The brown pelican (Pelecanus occidentalis) is a heavyweight hunter that flies American coastlines in large aerial formations. It is the only pelican species that dives into the sea to catch fish. The bird is a relatively common species as it often visits tourist beaches. The pelican patrols west coast of America from California to as far as northeastern Brazil.
Brown Pelican Facts
- The brown pelican is smallest of the pelican species but it is greater than most other birds. The bird reaches a length of 106–137 cm (42–54 in) and weighs up to 2.75 to 5.5 kg (6.1 to 12.1 lb).
- The wingspan measures around 1.83 to 2.5 m (6.0 to 8.2 ft). The brown pelican is quite unique in its range.
- These pelicans are recognized by their extraordinary large greyish bill that averages 28 to 34.8 cm (11.0 to 13.7 in) in length. There is a gular at the bottom of the pelican’s bill which drains out water when the bird scoops out the fish.
- The brown pelican breeds in the east and west coast of America. The bird’s range goes from California, northern Chile, northeastern Brazil, to the Caribbean and Galapagos Islands.
- Brown pelicans are widely distributed across Nova Scotia, Venezuela, and Gulf of Mexico. It is less likely to breed in the north of the Carolinas.
- Brown pelicans make homes in habitats such as mangrove swamps but they also prefer freshwater lakes. Before the arrival of winter, the bird will fly towards warmer water.
- They rarely fly away to inland lagoons and wander out to sea. Brown pelicans purely breed in coastlines. The habitat includes rocky shores in Baja California and beach resorts off western South America.
Feeding Ecology and Diet
- Fish makes much of the brown pelican’s diet but they also prey on amphibians and rarely on crustaceans. Prominent among fish is menhaden which accounts for 90 – 95% of brown pelican’s diet.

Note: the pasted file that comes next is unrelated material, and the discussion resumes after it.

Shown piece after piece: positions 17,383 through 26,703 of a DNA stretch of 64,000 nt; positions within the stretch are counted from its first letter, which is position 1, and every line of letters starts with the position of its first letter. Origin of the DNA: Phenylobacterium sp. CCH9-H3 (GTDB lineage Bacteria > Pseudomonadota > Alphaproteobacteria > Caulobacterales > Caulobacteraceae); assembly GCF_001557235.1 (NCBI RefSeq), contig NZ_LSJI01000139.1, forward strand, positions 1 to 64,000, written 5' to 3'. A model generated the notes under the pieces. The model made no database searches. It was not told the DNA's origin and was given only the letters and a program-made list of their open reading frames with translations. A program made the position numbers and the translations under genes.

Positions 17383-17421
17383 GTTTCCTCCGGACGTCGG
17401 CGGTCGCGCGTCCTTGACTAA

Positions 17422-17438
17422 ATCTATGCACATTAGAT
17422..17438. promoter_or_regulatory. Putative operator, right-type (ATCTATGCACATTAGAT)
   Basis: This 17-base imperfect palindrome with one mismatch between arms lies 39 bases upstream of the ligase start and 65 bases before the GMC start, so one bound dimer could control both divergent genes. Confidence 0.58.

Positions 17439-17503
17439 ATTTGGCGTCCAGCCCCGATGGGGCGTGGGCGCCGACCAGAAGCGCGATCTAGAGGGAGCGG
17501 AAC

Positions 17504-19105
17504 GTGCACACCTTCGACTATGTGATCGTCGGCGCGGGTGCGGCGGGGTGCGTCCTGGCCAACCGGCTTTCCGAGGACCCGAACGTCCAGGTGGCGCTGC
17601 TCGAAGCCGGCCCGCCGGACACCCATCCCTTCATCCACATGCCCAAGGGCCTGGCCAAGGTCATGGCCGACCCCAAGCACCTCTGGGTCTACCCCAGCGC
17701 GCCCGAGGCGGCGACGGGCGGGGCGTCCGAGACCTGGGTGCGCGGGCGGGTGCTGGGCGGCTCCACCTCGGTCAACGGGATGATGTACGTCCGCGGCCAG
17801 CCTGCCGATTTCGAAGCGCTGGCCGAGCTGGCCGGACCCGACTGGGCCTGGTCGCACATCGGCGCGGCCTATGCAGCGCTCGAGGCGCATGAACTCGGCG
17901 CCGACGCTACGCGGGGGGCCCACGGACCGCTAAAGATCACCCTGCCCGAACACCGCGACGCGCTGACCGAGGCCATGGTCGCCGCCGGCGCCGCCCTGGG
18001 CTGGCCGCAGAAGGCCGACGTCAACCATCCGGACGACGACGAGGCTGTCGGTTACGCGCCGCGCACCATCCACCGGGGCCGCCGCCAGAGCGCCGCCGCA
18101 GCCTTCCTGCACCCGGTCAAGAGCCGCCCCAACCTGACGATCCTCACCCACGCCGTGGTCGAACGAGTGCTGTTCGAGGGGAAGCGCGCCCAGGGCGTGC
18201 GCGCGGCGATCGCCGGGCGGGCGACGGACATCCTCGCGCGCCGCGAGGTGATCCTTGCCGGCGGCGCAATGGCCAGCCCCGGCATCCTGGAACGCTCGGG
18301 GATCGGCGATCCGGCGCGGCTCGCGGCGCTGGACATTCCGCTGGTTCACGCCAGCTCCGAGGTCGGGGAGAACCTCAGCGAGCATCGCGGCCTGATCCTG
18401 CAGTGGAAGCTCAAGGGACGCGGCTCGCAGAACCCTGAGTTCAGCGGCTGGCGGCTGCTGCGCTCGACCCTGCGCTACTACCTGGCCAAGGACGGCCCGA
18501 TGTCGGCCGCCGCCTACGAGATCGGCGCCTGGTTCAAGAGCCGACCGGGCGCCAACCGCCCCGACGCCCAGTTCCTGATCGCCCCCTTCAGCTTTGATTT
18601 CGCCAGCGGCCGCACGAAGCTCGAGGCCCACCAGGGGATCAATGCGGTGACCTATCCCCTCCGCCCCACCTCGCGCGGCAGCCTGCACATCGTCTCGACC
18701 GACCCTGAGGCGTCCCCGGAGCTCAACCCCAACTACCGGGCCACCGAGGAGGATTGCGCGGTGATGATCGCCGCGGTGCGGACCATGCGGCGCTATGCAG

- The brown pelican supplements its diet with anchovy—a food that plays a major role in the nesting success of the bird.
- The diet also includes pigfish, pinfish, herring, sheepshead, silversides, mullet, minnows, and prawns.
- The adult brown pelican consumes as much as 1.8 kg (4.0 lb) a day.
- Brown pelicans are likely to feed and roost together. They are known to gather around in flocks up to 70 birds.
- The bird spends most of its time either resting on the water surface, perching on rocks, or simply standing on the shoreline.
- They do not beat their wings too often; pelicans take frequent glides.
- Pelicans are primarily known for diving and holding prey while flying 10 – 30 inches above the sea.
- Although they are sociable birds but they do not make contact calls as many other birds do.
- Pelicans fly in a V-shape formation.
- Brown pelicans build nests in March and April. These nests are built in bushes, trees, on the ground, or on a series of rock ledges. The bird lines its nest with grasses, sticks, reeds, and straw.
- The pelican’s nest is 10–26 cm high above the ground.
- There are 2 – 3 eggs in a single clutch. The incubation period lasts about 28 – 30 days. After 35 days the young walk independently but they remain in the nest for 68 – 88 days.
- Both parents contribute toward rearing the young. They will feed nestlings with 70 kg (150 lb) of fish and the feeding continues up to 8 – 10 months.
- Brown pelicans attain the maturity at 3 – 5 years of age.
- Predators include foxes, raptors, feral cats, gulls, and skunks.
- The average lifespan of brown pelicans is 15 – 25 years.